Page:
Project description:N(6)-methyladenosine (m(6)A) is a prevalent, reversible chemical modification of functional RNAs and is important for central events in biology. The core m(6)A writers are Mettl3 and Mettl14, which both contain methyltransferase domains. How Mettl3 and Mettl14 cooperate to catalyze methylation of adenosines has remained elusive. We present crystal structures of the complex of Mettl3/Mettl14 methyltransferase domains in apo form as well as with bound S-adenosylmethionine (SAM) or S-adenosylhomocysteine (SAH) in the catalytic site. We determine that the heterodimeric complex of methyltransferase domains, combined with CCCH motifs, constitutes the minimally required regions for creating m(6)A modifications in vitro. We also show that Mettl3 is the catalytically active subunit, while Mettl14 plays a structural role critical for substrate recognition. Our model provides a molecular explanation for why certain mutations of Mettl3 and Mettl14 lead to impaired function of the methyltransferase complex.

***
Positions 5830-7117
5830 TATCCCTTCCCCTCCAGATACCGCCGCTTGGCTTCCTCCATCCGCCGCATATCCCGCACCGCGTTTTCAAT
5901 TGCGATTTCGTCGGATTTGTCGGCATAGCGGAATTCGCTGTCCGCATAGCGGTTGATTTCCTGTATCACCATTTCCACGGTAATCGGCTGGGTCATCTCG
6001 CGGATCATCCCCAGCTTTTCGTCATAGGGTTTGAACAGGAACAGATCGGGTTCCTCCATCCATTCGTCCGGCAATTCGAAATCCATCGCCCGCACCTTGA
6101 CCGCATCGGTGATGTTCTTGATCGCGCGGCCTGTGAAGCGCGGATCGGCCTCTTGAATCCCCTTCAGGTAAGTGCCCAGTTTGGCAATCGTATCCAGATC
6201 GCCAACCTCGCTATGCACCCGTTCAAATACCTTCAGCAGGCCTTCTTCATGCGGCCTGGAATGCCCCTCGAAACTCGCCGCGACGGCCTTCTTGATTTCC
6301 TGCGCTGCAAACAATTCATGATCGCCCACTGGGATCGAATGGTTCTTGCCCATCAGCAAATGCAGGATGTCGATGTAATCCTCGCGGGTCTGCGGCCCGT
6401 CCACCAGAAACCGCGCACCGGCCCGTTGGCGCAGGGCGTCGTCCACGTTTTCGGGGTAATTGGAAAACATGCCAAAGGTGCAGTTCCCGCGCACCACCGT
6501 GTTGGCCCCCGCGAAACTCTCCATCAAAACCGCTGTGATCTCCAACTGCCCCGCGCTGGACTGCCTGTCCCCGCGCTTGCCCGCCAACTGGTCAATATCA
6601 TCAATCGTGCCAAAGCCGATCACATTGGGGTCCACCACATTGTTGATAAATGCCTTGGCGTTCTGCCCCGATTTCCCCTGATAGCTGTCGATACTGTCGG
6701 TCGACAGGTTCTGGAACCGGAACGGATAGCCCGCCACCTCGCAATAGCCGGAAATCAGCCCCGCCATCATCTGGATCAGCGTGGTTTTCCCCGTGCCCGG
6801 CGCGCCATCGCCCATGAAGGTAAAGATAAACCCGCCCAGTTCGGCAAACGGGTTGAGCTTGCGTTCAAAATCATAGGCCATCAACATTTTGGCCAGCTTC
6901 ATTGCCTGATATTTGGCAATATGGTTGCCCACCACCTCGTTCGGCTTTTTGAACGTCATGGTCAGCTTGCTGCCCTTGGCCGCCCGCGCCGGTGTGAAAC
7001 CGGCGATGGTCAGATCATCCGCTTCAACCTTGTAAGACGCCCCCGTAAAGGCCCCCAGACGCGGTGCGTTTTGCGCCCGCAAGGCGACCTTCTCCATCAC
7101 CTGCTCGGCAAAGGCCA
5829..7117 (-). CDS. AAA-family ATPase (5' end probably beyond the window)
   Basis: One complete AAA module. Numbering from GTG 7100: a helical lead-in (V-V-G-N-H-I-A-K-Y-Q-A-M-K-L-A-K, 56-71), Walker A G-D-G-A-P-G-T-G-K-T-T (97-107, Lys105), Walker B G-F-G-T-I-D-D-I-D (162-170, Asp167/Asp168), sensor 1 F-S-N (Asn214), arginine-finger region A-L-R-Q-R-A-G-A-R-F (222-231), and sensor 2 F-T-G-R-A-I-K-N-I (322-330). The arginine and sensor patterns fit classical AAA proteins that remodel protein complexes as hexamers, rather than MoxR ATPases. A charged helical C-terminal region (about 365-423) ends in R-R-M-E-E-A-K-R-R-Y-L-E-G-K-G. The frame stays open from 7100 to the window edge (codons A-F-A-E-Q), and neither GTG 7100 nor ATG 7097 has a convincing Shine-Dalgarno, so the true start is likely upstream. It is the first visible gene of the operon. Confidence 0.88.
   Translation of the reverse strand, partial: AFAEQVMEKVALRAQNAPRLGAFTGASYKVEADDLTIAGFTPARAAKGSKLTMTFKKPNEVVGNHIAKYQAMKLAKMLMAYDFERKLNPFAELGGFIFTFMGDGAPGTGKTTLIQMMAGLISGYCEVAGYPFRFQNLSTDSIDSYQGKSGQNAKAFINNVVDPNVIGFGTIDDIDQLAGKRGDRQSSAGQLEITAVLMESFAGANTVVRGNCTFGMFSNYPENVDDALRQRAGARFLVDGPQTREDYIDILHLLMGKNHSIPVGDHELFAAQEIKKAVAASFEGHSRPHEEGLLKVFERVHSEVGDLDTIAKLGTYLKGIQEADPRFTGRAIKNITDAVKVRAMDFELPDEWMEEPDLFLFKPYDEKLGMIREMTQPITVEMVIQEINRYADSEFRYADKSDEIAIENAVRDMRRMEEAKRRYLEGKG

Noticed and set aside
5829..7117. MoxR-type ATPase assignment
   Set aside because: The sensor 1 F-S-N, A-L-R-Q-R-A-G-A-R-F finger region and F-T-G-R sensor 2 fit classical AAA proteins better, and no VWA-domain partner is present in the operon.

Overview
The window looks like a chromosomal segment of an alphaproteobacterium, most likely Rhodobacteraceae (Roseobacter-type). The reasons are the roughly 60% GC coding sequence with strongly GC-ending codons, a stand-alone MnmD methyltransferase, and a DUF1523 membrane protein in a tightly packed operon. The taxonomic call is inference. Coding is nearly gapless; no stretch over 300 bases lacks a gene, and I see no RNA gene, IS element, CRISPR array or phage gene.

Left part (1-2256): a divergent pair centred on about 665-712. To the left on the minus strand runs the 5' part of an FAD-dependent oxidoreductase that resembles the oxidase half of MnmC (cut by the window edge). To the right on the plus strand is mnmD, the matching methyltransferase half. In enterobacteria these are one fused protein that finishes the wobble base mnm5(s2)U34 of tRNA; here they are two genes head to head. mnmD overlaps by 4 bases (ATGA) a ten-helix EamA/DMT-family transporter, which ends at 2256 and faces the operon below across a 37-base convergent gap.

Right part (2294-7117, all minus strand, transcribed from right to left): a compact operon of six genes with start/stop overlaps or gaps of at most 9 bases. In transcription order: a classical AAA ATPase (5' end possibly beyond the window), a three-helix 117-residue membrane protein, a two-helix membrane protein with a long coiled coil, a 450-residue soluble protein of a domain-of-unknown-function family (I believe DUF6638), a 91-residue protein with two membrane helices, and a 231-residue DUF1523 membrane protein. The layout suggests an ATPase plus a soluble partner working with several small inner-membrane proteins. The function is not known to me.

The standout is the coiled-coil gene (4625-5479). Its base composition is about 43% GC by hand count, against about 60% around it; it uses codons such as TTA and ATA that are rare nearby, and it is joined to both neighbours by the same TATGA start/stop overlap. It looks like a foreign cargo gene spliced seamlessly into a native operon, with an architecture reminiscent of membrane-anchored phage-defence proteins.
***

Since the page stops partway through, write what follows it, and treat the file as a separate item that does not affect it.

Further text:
Project description:N6-methyladenine (m6A) is found on many eukaryotic RNAs including mRNAs. m6A modification has been implicated in mRNA stability and turnover, localization, or translation efficiency. A heterodimeric enzyme complex composed of METTL3 and METTL14 generates m6A on mRNAs. METTL3/14 is found in the nucleus where it is localized to nuclear speckles and the splicing regulator WTAP is required for this distinct nuclear localization pattern. Although recent crystal structures revealed how the catalytic MT-A70 domains of METTL3 and METTL14 interact with each other, a more global architecture including WTAP and RNA interactions has not been reported so far. Here, we used recombinant proteins and mapped binding surfaces within the METTL3/14-WTAP complex. Furthermore, we identify nuclear localization signals and identify phosphorylation sites on the endogenous proteins. Using an in vitro methylation assay, we confirm that monomeric METTL3 is soluble and inactive while the catalytic center of METTL14 is degenerated and thus also inactive. In addition, we show that the C-terminal RGG repeats of METTL14 are required for METTL3/14 activity by contributing to RNA substrate binding. Our biochemical work identifies characteristic features of METTL3/14-WTAP and reveals novel insight into the overall architecture of this important enzyme complex.